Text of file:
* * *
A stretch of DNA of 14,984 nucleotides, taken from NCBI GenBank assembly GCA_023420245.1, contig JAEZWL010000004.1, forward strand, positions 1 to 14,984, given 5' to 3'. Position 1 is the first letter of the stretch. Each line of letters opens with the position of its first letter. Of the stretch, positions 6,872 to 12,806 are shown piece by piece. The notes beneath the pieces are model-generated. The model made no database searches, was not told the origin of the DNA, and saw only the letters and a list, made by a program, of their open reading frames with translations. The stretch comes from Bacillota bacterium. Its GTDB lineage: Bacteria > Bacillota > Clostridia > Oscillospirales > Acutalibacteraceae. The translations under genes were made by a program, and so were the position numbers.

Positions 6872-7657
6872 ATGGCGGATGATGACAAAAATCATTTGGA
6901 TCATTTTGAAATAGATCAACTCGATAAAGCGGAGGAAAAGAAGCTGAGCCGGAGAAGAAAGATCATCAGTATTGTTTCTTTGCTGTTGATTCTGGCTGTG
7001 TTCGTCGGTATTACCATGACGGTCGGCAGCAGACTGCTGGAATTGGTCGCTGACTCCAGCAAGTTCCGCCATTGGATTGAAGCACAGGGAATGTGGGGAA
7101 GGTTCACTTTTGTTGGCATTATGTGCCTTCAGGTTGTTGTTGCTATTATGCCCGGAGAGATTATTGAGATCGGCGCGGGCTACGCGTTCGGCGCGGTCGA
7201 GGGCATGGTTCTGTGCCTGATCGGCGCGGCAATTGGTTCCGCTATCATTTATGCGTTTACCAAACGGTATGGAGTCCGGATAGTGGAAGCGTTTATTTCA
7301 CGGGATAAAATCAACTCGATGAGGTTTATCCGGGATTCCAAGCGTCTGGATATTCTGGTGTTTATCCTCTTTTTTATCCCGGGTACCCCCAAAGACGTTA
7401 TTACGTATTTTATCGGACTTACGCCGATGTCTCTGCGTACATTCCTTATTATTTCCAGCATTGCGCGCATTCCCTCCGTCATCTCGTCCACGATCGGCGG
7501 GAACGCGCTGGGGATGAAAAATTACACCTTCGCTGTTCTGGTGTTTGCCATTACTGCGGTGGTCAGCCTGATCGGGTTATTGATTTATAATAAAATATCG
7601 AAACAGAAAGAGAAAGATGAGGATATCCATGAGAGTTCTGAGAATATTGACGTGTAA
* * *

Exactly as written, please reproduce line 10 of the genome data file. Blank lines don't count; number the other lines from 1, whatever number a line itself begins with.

7501 GAACGCGCTGGGGATGAAAAATTACACCTTCGCTGTTCTGGTGTTTGCCATTACTGCGGTGGTCAGCCTGATCGGGTTATTGATTTATAATAAAATATCG